Let’s take a look at what Sine, Cosine, and Tangent are all about!

Now let’s see how we can apply trig ratios when there is a missing side or angle in a right triangle!

Now for another type of question; using trig functions to find missing angles, let’s take a look:

Try the following Practice Questions on your own!

Solutions:

Still got questions? No problem! Check out the video the same examples outlined above and happy calculating! 🙂

Welcome to Mathsux! Today, we’re going to go over how to solve logarithmic equations, yay! But before we get into finding x, though, we need to go over what logarithms are and why we use them in the first place…..just in case you were curious!

Also, if you have any questions about anything here, don’t hesitate to comment below or shoot me an email. Happy calculating! 🙂

Logarithms are the inverses of exponential functions. This means that when graphed, they are symmetrical along the line y=x. Check it out below!

When on the same set of axis, notice how the functions are symmetrical over the line y=x:

We use logarithms to find the unknown values of exponents, such as the x value in the equation, . This is a simple example, where we know the value of x is equal to 2,(). But what if it were to get more complicated? That’s where logs come in!

Logarithms follow a swooping pattern that allows us to write it in exponential form, let’s take a look at some Examples below:But wait there’s more! Logs have a certain set of Rules that makes working with them easier! Check it out below:

We can use these rules to help us algebraically solve logarithmic equations, let’s look at an example that applies the Product Rule.

Try the following practice questions on your own!

Practice Questions:

Solutions:

Still got questions? No problem! Check out the video that goes over the same example outlined above. And for more info. on logarithms check out this post that goes over a NYS Regent’s question here. Happy calculating! 🙂

Hi everyone, welcome back to Mathsux! This week we’ll be reviewing how to graph an equation of a line in y=mx+b form. And if you have not checked out the video below, please do! Happy calculating! 🙂

Graphing an Equation of Line: An equation of a line can be represented by the formula:

Y-Intercept: This is represented by b, the stand-alone number in y=mx+b. This represents where the line hits the y-axis. This is always the first point you want to start with when graphing at coordinate point (0,b).

Slope:This is represented by m, the number next to x in y=mx+b. Slope tells us how much we go up or down the y-axis and left or right on the x- axis in fraction form:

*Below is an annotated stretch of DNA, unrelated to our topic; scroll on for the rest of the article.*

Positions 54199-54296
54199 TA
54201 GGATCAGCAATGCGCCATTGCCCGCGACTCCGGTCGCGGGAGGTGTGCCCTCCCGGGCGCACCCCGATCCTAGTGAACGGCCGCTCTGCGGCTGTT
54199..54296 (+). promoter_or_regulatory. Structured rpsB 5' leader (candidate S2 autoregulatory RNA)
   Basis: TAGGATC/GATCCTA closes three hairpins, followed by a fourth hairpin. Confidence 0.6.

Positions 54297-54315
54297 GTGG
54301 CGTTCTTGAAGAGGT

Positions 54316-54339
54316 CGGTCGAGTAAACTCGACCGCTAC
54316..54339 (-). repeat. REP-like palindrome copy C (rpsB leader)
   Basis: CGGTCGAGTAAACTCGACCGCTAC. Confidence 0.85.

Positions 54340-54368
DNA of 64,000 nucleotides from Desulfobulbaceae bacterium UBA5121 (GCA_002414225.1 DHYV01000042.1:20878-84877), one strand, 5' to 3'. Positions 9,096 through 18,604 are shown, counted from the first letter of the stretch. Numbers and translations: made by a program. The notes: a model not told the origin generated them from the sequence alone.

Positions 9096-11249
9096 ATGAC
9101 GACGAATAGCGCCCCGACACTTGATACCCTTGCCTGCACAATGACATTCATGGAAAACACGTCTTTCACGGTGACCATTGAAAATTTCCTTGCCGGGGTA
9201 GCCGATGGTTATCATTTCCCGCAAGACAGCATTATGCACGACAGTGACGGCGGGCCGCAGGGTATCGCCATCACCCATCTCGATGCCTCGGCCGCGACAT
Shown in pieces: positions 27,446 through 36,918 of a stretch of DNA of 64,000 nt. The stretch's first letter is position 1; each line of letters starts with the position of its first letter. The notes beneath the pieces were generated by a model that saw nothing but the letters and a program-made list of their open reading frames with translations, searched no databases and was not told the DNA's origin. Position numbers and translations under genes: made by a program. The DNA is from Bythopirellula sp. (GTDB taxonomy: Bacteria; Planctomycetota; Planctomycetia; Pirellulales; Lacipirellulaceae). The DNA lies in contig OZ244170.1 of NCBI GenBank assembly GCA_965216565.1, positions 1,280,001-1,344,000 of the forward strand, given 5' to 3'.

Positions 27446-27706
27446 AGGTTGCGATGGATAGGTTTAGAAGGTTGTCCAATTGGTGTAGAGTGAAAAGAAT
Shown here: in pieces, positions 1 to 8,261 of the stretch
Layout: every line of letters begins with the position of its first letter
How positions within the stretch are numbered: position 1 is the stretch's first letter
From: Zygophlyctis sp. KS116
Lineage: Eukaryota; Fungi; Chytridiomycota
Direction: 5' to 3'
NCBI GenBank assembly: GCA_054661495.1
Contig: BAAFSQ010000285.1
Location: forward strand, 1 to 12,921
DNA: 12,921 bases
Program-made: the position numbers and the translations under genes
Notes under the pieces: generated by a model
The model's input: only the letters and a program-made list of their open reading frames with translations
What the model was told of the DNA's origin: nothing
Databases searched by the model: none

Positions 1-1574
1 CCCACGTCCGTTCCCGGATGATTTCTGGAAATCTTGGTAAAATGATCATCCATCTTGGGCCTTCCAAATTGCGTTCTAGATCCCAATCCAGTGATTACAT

Now let’s check out an Example!

Graph the equation of a line .

Try the following practice questions on your own!

Practice Questions:

Want more Mathsux? Don’t forget to check out our Youtube channel and more below! And if you have any questions, please don’t hesitate to comment below. Happy Calculating! 🙂

Happy Wednesday math friends! Today we’re going to go over the difference between perpendicular and parallel lines. Then we’ll use our knowledge of equation of a line (y=mx+b) to see how to find perpendicular and parallel lines through a given point. This is is a common question that comes up on the NYS Geometry Regents and is something we should prepare for, so let’s go!

If you need any further explanation, don’t hesitate to check out the Youtube video below that goes into detail on how to solve these types of questions one step at a time. Happy calculating! 🙂

Perpendicular lines: Lines that intersect to create a 90-degree angle and can look something like the graph below. Their slopes are negative reciprocals of each other which means they are flipped and negated. See below for example!

Example: Find an equation of a line that passes through the point (1,3) and is perpendicular to line y=2x+1 .

Parallel lines are lines that go in the same direction and have the same slope (but have different y-intercepts). Check out the example below!

Example: Find an equation of a line that goes through the point (-5,1) and is parallel to line y=4x+2.Try the following practice questions on your own!

Practice Questions:

1) Find an equation of a line that passes through the point (2,5) and is perpendicular to line y=2x+1.

2) Find an equation of a line that goes through the point (-2,4) and is perpendicular to line

3) Find an equation of a line that goes through the point (1,6) and is parallel to line y=3x+2.

4) Find an equation of a line that goes through the point (-2,-2) and is parallel to line y=2x+1.

Solutions:

Need more of an explanation? Check out the video that goes over these types of questions up on Youtube (video at top of post) and let me know if you have still any questions.

____________________________________________________________________ Choose the factoring method that works best for you and try the practice problems on your own below!

Practice Questions:

Solutions:

Want a review of all the different factoring methods out there? Check out the ones left out here (DOTS and GCF) and happy calculating! 🙂